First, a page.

When we moved here 25 yrs ago, I didn’t know much about gardening, it has been a very steep learning curve and I’m still learning. We discovered that part of the garden never dries out, even in the summer when we occasionally have a drought. I soon learnt from talking to people in the village, that the farmers field, that is now our garden, was very wet in one corner.The farmer wouldn’t risk his new tractor there, so out came the horse and plough instead. So many people told me to drain the land before planting, but I tend to take the easy way out. Thank goodness I bought Beth Chatto’s books about her garden, there was all the information I needed, how to plant a bog garden.
All the information I could ever want was there, which plants to buy for flowers and which plants to buy for foliage, then of course they have to be planted up to make an harmonious group! It appears that we have an underground stream in this part of the garden, so there is always moisture, but the water is passing through and therefore never becomes stagnant. All we had to do was add some compost to open the soil and since we planted it up, the plants have revelled in it.
I think my favourite foliage plant has to be the Rogersia, even though it is now changing its colour already, turning green. After that, it has to be the hostas, some of them are making sizeable clumps now and stand out from the divided foliage of the astilbes and the ferns.
The candelabra primulas are providing most of the colour at the moment, some have still to flower. A few of them need splitting already, so I can fill any gaps with them when they have finished flowering.
Primula Inverewe is one that I saw on holiday in Scotland, we couldn’t find one to buy at Inverewe Garden, but managed to find one in a Devon nursery up on Dartmoor! This one is now ready to be split, it is sterile so doesn’t set seed, so next years clump should be a nice size.
I have sown my own seed for a few years now and have some lovely colours emerging, I really like this peachy one. The yellow/orange flower at the back is Primula bulleyana and top left is a new flower of Zantedeschia aethiopica.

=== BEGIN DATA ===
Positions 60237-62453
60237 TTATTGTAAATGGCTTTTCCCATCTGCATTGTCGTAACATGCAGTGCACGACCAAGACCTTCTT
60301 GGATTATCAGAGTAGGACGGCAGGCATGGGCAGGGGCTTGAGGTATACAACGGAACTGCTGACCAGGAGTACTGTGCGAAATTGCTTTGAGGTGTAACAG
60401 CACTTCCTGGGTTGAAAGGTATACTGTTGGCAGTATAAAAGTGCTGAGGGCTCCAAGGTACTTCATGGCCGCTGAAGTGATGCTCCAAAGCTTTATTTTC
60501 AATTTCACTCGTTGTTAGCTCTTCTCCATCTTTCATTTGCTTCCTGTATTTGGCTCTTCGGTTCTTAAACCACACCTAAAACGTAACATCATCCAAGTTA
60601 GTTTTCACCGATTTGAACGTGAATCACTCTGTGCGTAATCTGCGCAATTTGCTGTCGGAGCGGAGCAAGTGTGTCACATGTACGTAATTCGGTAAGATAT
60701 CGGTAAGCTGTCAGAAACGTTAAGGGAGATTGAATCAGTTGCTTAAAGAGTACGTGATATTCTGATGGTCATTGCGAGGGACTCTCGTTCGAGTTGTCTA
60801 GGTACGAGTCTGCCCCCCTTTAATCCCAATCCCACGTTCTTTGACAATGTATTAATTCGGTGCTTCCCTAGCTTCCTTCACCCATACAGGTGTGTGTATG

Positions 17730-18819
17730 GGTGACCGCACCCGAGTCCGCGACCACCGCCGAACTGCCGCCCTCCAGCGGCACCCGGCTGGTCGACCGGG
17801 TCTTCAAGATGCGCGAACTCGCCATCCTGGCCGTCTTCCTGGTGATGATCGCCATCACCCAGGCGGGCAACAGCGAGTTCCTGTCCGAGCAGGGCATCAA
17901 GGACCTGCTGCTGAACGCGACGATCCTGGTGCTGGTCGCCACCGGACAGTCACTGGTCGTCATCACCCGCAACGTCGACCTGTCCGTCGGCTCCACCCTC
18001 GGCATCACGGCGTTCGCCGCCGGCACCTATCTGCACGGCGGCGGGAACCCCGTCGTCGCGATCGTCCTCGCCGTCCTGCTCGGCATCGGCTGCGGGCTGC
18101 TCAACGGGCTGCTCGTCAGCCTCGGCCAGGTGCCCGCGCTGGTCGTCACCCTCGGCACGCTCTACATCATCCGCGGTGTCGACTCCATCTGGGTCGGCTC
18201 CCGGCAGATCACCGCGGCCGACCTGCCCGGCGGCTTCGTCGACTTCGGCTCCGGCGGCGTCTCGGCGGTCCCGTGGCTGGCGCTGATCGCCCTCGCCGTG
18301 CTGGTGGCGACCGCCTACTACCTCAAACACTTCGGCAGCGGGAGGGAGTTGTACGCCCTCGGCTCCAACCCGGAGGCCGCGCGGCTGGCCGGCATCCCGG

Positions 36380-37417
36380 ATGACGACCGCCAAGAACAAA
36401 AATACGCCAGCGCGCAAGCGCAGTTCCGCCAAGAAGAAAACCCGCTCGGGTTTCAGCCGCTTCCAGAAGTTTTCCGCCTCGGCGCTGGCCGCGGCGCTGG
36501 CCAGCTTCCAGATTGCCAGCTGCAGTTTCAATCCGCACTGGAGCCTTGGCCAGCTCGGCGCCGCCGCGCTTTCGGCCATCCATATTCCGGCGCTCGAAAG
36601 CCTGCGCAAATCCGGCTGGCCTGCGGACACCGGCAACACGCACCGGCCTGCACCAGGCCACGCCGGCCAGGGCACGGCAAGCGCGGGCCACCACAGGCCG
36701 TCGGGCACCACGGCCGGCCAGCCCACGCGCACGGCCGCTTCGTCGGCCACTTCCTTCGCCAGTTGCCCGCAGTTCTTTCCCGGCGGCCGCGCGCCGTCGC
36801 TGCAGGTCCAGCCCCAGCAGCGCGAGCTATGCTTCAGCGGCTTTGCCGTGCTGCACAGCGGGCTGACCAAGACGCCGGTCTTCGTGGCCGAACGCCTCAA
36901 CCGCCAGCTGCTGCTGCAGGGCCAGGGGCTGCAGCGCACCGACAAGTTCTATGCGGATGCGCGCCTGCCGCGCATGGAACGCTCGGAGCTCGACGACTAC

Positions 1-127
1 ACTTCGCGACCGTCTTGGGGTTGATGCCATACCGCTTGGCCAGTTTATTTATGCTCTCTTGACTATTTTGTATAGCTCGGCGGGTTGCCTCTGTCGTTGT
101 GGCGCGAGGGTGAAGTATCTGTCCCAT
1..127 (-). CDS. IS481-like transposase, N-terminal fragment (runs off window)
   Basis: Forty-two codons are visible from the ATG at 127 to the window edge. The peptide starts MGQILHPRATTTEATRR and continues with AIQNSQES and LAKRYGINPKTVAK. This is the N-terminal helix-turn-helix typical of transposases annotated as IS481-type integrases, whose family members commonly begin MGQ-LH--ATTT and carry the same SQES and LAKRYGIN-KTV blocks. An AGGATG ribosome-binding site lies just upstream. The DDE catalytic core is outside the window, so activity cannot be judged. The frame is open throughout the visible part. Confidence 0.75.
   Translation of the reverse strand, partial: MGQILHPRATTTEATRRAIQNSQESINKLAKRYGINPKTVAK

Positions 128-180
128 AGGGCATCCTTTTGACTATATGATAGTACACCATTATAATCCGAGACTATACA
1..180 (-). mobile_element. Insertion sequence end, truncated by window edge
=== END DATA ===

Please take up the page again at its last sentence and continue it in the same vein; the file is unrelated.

My camera doesn’t seem to like this magenta primula, Primula Millers Crimson, the colour never reproduces properly. My hosta behind has had a huge chunk taken out of a leaf, has the pheasant been around? I think I’ll have to move the hosta as its being swamped by primulas and it doesn’t have enough room to expand. In the background are the flowering stems of Euphorbia palustris, yes, there is a Euphorbia that likes damp soil!
I have grown quite a few of Primula Apple Blossom from seed and put them in the woodland, they have yet to flower.
Primula Postford White contrasts with the blue of Hosta Halcyon. This hosta is now a lovely huge clump, this used to be where the path came through the border, I decided to move the path as I didn’t want to disturb the hosta! Later, when the astilbes are flowering, they are joined by the hosta flowers.
Iris Sibirica forms nice verticals behind all the other flowers, I must get some more colours and plant them at the back of the bog.
I think the most beautiful flower in the bog at the moment, for its sheer classiness and understated beauty, is the Zantedeschia aethiopica which is just starting to open. It has architechturally beautiful leaves, they are quite huge, and the most gorgeously elegant, pristine white flowers. You might have guessed that I like it rather a lot!
There are lots more plants still to flower, the Astilbes to start with and Iris Ensata which flower in July. I have just bought a new pink ensata iris which can join the blue and white ones that I already have. Thanks must go to the undergardener for weeding 90% of this border while I was dealing with the makeover of the sunset border, there are only a few weeds for me to remove now.
If any of you have a piece of garden which is soggy, boggy all the time, do not despair, you never know,it could become the prettiest, most colourful part of your garden. It is just the matter of finding the right plants for it, there are so many plants that like their feet in permanently wet soil, the list is so long, I doubt if anyone has the room to plant them all !